The second day would proceed from the discussion of divergences in beliefs to more immediate problems of courses of action: disarmament negotiations, the possibility of negotiations on Germany and Berlin, the provision for peaceful transition in the newly independent areas, and, if it is appropriate, cooperative endeavors in the fields of science and exchanges.
IV. Invitation to the Soviet Union
The President might say that he appreciates the invitation and would welcome the opportunity to visit the Soviet Union. Both he and Khrushchev appear to have heavy schedules for the immediate future. An improved outlook for U.S.-Soviet relations would be a desirable background for such a visit. As Khrushchev visited here in 1959, there would appear to be no need for a reciprocal invitation to him at this time.
It will be difficult, if not impossible, to avoid a joint communiqué. A draft communiqué which seeks to exclude language the Soviets might favor but which we wish to avoid has been prepared as a starter./2/ The final communiqué will have to be drafted toward the end of the talks.
/2/A copy of the draft, PMK-A/7a, is ibid.
73. Paper Prepared in the Department of State/1/
Washington, May 23, 1961.
/1/Source: Department of State, Conference Files: Lot 66 D 110, CF 1905. Secret. Drafted by Anderson and Armitage (SOV) and cleared by Kohler.
PRESIDENT'S MEETING WITH KHRUSHCHEV
Vienna, June 3-4, 1961
1. The U.S. attaches great importance to the prompt and successful conclusion
of a testing agreement not only for itself but as a means of moving to prevent
proliferation of nuclear weapons and particularly as providing evidence and
precedent of U.S. and Soviet ability to reach agreement on an important
issue and in the disarmament field and to create a favorable climate for moving
forward in broader fields of disarmament. The consequences of failure are
2. After many months of negotiations, the U.S. undertook thorough and serious
review of its position, and the U.S. delegation returned to Geneva with
proposals going a considerable way to meet the Soviet position. The President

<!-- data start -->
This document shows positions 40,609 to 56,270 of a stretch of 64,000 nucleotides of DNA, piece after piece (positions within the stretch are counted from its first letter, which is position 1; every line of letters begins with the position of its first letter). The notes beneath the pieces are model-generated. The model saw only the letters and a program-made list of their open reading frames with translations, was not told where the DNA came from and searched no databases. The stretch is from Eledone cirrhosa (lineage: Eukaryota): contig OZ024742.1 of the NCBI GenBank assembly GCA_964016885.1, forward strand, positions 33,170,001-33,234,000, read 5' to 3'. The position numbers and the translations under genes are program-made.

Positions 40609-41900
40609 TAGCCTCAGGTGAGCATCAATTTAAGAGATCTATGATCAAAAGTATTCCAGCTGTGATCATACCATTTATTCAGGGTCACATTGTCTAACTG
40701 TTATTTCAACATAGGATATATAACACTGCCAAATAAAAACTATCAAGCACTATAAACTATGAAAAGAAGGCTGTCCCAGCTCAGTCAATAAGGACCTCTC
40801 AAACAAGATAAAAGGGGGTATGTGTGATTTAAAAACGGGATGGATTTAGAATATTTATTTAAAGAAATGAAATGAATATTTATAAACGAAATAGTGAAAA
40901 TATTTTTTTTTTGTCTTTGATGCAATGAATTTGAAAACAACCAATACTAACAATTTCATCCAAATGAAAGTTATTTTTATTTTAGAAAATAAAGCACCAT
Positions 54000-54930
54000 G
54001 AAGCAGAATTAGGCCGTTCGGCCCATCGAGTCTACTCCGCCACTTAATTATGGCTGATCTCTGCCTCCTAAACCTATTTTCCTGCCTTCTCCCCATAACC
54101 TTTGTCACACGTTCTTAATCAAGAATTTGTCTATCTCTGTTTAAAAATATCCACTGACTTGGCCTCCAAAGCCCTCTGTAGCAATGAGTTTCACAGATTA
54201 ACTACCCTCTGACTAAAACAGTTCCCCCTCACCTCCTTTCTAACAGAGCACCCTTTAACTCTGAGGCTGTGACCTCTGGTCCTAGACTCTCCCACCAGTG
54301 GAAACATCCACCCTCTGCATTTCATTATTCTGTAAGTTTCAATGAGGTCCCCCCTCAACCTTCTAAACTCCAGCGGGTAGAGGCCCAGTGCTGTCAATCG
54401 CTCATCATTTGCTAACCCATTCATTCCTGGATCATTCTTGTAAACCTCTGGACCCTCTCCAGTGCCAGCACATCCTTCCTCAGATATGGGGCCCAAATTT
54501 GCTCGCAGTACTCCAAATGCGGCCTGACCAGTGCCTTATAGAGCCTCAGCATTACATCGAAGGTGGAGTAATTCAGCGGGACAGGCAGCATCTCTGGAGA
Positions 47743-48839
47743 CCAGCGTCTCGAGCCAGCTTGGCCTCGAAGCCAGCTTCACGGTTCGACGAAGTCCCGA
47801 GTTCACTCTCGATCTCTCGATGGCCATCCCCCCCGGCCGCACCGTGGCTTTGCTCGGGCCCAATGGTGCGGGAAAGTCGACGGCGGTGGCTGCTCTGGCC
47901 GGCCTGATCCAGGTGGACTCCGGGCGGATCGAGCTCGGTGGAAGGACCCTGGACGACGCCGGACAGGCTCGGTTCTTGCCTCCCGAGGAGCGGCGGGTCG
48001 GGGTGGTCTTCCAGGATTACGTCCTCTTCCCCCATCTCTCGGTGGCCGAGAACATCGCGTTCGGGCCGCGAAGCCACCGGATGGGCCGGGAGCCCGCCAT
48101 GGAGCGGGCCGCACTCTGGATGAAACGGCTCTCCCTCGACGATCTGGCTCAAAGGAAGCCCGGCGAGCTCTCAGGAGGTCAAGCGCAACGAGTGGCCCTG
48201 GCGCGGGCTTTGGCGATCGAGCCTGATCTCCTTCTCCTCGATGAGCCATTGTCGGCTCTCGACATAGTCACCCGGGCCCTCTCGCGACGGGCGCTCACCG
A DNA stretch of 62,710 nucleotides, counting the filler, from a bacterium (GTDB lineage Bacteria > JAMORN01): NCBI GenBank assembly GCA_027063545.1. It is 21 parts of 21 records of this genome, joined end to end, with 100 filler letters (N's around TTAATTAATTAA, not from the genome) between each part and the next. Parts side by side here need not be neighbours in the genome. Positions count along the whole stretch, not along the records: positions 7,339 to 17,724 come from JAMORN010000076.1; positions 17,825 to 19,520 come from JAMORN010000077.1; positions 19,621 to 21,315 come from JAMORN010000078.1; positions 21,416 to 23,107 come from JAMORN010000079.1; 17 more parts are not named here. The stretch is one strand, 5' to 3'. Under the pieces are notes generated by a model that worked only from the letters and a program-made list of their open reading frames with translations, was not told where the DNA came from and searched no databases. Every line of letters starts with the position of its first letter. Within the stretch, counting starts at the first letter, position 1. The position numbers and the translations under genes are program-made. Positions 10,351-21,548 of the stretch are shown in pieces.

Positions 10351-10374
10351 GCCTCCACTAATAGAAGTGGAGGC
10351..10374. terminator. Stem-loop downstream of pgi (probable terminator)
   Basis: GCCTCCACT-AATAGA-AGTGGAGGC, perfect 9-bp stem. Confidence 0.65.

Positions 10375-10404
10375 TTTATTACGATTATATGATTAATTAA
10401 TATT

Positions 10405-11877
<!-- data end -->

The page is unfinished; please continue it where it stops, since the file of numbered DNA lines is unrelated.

expected that agreement could be promptly reached; he still hopes it can.
3. The Soviet response has been disheartening. Not only has there been no Soviet attempt to negotiate seriously but the Soviet Union has withdrawn previous agreement on a single Administrator and has introduced a new political obstruction by its proposal for a tripartite Administrator.
4. A tripartite Administrator is not a negotiable proposal. It is totally unacceptable as it would make a control system unworkable by introducing political differences into every administrative and operational measure.
5. It is also wholly unnecessary. The political concerns of the parties are fully provided for in the Control Council and the United States went far to accommodate Soviet desires in its composition.
6. If the Soviet Union continues to base its position on this principle, there seems little hope for progress in broader disarmament negotiations. The U.S. is not prepared to sign any disarmament agreement with an inoperable administration.
7. It is just possible that Khrushchev will drop the tripartite administration proposal and propose a broad formula for settling the important remaining differences. Alternatively, he may ask for the President's suggestion. The President will need to be prepared to use such an opening to discuss the major issues and hopefully to move the talks toward agreement.